This file is a part of the Rhodium site archive. This Aug 2004 static snapshot is hosted by Erowid
as of May 2005 and is not being updated. > > Back to Rhodium Archive Index > >
[] [] [Chemistry Archive]

Formylation of Aromatic Compounds with Hexamethylenetetramine and Trifluoroacetic Acid

J. Org. Chem. 37(24), 3972-3973 (1972)

HTML by Rhodium


A variety of aromatic compounds have been converted to aldehydes via a facile formylation process employing hexamethylenetetramine and trifluoroacetic acid.

In the Duff reaction,1-3 hexamethylenetetramine (HMTA) is employed, usually with glyceroboric acid, to convert highly activated aromatic compounds to their formyl derivatives. The process is quite limited in scope, having been most widely used in the conversion of phenols to o-hydroxybenzaldehyde derivatives. The required conditions are rigorous, and the yields are generally low.

When the hexamethylenetetramine is used in conjunction with trifluoroacetic acid, a variety of aromatic compounds, including simple hydrocarbons, can be converted to imine products which are transformed to the aryl aldehydes on hydrolysis (eq 1). The required conditions are mild, and good yields of pure products can be easily isolated. A high order of para regioselectivity is exhibited.


Thus, a mixture of 12.2 g of 2,6-xylenol (100 mmol), 14.0 g of hexamethylenetetramine (100 mmol), and 150 ml of trifluoroacetic acid was heated at reflux (83-90°C) for 12 hr. The products were concentrated and combined with 600 ml of ice water; the resultant mixture was stirred for 15 min, made basic with Na2CO3, and extracted with ether. Evaporation of the ether solution left a yellow solid which was recrystallized from chloroform-pentane to afford 14.3 g (95% yield) of 3,5-dimethyl-4-hydroxybenzaldehyde, mp 111-112.5°C (lit.4 mp 113-114°C).

The data for a number of these transformations are summarized in Table I.

Table I

Formylation of Aromatics by HMTA in Trifluoroacetic Acid
p-tert-Butylbenzaldehyde (75%)
2,4-Dimethylbenzaldehyde (55%)
p-Tolualdehyde (50%)
o-Tolualdehyde (11%)
Benzaldehyde (32%) (Sealed tube, 125-150°C)
3,5-Dimethyl-4-Methoxybenzaldehyde (74%)
4'-Formylbenzo(1,4)dioxane (37%)
3'-formylbenzo(1,4)dioxane (2%)
Diphenyl ether
p-Phenoxybenzaldehyde (29%)
4,4'-diformyldiphenyl ether (25%)
3,5-bis(tert-Butyl)-4-hydroxybenzaldehyde (60%)
3,5-Dimethyl-4-hydroxybenzaldehyde (95%)

Methylimine derivatives are immediate precursors of the aldehydes. When the reaction products derived from toluene were subjected to rapid hydrolytic workup, the p- and o-toluimines CH3C6H4CH=N-CH3 were obtained in predominance to the carbonyl compounds. Whether such products are formed by rearrangement of the methyleneimines ArCH2N=CH2 or arise in exchange reactions involving methylamine remains to be determined.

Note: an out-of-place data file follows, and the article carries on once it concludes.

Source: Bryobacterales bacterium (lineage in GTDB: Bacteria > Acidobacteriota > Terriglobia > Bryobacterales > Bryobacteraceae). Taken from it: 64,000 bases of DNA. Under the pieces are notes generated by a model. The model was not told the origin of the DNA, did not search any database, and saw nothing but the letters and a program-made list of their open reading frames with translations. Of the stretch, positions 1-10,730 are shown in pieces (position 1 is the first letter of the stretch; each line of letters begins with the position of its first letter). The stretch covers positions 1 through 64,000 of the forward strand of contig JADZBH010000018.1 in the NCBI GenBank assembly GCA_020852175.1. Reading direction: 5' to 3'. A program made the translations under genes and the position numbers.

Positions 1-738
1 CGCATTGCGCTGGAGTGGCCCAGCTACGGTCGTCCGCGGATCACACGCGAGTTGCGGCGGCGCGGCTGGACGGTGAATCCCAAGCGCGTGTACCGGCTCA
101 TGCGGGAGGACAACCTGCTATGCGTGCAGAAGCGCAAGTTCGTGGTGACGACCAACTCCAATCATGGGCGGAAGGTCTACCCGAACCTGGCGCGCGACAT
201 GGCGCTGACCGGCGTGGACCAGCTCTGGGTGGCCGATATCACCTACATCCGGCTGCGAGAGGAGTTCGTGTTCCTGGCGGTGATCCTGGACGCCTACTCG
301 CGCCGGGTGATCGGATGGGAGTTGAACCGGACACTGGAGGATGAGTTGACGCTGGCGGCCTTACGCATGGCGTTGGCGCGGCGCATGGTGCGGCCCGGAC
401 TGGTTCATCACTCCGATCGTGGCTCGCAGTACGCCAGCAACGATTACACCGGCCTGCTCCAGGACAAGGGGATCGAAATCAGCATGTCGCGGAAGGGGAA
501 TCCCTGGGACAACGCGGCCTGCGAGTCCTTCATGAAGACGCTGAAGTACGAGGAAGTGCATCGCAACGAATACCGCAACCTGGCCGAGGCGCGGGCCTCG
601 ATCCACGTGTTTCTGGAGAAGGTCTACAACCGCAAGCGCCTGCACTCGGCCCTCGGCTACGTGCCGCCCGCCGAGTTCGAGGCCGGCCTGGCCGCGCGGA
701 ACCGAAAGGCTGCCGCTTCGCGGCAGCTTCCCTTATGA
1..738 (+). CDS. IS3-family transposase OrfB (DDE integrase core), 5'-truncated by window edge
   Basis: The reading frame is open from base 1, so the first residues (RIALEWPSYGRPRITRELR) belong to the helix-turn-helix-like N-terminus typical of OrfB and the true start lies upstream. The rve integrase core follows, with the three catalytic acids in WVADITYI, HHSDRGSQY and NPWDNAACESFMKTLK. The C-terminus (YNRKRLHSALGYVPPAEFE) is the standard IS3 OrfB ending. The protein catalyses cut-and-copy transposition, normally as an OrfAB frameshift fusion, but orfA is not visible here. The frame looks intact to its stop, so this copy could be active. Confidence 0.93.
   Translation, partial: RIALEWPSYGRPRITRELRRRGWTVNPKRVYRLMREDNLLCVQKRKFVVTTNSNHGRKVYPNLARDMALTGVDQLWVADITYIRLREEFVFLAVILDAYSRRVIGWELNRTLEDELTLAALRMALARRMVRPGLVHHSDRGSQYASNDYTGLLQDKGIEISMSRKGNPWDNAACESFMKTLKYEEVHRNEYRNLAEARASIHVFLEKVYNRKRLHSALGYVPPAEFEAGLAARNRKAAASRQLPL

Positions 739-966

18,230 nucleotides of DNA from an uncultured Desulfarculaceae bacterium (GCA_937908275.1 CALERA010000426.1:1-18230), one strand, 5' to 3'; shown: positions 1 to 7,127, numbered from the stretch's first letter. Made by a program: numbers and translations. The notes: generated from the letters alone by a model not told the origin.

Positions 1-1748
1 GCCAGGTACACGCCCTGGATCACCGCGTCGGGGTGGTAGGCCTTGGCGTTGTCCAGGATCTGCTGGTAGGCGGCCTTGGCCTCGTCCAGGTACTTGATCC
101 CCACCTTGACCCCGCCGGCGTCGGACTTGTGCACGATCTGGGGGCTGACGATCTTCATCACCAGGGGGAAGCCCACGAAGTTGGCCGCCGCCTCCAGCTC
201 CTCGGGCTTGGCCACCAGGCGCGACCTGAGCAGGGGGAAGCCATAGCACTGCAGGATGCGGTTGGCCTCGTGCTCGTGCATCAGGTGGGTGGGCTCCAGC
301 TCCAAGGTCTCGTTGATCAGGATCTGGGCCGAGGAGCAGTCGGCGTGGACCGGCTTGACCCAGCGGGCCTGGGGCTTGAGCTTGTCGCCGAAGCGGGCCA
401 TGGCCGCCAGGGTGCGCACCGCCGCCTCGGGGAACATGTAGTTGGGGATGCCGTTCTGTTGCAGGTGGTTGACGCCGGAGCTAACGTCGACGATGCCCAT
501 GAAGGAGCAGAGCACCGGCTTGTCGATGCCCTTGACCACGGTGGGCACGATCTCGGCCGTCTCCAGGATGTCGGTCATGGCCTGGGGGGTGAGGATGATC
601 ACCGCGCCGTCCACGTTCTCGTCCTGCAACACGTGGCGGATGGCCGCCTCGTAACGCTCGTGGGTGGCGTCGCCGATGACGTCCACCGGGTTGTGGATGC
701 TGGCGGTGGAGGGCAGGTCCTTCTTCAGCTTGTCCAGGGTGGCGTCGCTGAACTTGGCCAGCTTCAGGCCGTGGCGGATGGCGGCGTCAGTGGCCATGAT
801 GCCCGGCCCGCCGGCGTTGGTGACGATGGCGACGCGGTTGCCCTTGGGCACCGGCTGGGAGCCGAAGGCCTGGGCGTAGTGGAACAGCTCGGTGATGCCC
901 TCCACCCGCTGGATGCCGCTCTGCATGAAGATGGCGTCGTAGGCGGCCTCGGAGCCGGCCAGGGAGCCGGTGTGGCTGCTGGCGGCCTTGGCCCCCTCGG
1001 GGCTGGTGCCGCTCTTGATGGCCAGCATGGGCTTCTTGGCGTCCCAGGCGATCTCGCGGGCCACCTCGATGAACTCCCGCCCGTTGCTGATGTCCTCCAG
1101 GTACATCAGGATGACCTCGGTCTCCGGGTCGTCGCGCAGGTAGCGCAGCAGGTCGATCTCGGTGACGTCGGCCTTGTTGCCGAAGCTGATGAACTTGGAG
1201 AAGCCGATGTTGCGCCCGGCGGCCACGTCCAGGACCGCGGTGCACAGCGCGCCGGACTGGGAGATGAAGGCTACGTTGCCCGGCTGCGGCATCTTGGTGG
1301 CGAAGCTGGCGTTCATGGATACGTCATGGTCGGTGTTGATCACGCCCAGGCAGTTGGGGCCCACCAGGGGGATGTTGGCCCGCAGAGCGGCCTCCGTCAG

Other kinds of intermediates are isolable when both heating and hydrolysis are avoided. Thus, the 2,6-xylenol-hexamethylenetetramine-trifluoroacetic acid system when kept below 30°C for 3 hr yielded a complex mixture from which the dibenzylammonium salt5 1 (41%) and the hexaminium salt6 2 (15%) were isolated after evaporation of the acid and fractional crystallization of the residue from acetonitrile-ether. No unalkylated 2,6-xylenol was recovered. The formation of 2 makes evident the relationship of this process to the Sommelet7 and Delépine8 reactions, both of which are based on transformation of N-benzyl derivatives of hexamethylenetetramine. Experiments with the trifluoroacetic acid system aimed at an illumination of these mechanistically obscure9 facets of hexamethylenetetramine chemistry are in progress.

References and Notes

  1. J. C. Duff, J. Chem. Soc., 547 (1941).
  2. C. F. H. Allen and G. W. Leubner, Organic Syntheses, Coll. Vol. IV, p 866 (1963).
  3. L. N. Ferguson, Chem. Rev., 38, 230 (1946).
  4. V. V. Ershov and G. A. Zlobina, Izv. Akad. Nauk SSSR, Ser. Khim., 2235 (1964).
  5. Bis(4-hydroxy-3,5-dimethylbenzyl)ammonium trifluoroacetate (1): mp 193-195°C.
  6. 4-Hydroxy-3,5-dimethylbenzylhexamethylenetetrammonium trifluoroacetate, (2): mp 154°C (dec).
  7. S. J. Angyal, Org. React., 8, 197 (1954).
  8. M. Delépine, Bull. Soc. Chim. Fr., 18, 358 (1895).
  9. Methyleneimmonium10 and methylenebenzylimmonium11 ions have been invoked as the oxidizing agents in the Sommelet reaction, in which aldehydes are produced on hydrolysis of hexaminium salts. Both species are likely alkylating agents in the process reported here. The seemingly high sensitivity to steric effects of substituents on the aromatic nucleus does suggest, however, that the alkylation involves bulkier electrophile(s), possibly ones more immediately derived from hexamethylenetetramine.
  10. H. R. Snyder and J. R. Demuth, J. Amer. Chem. Soc., 78, 1981 (1956).
  11. S. J. Angyal, et al., J. Chem. Soc., 1742 (1953).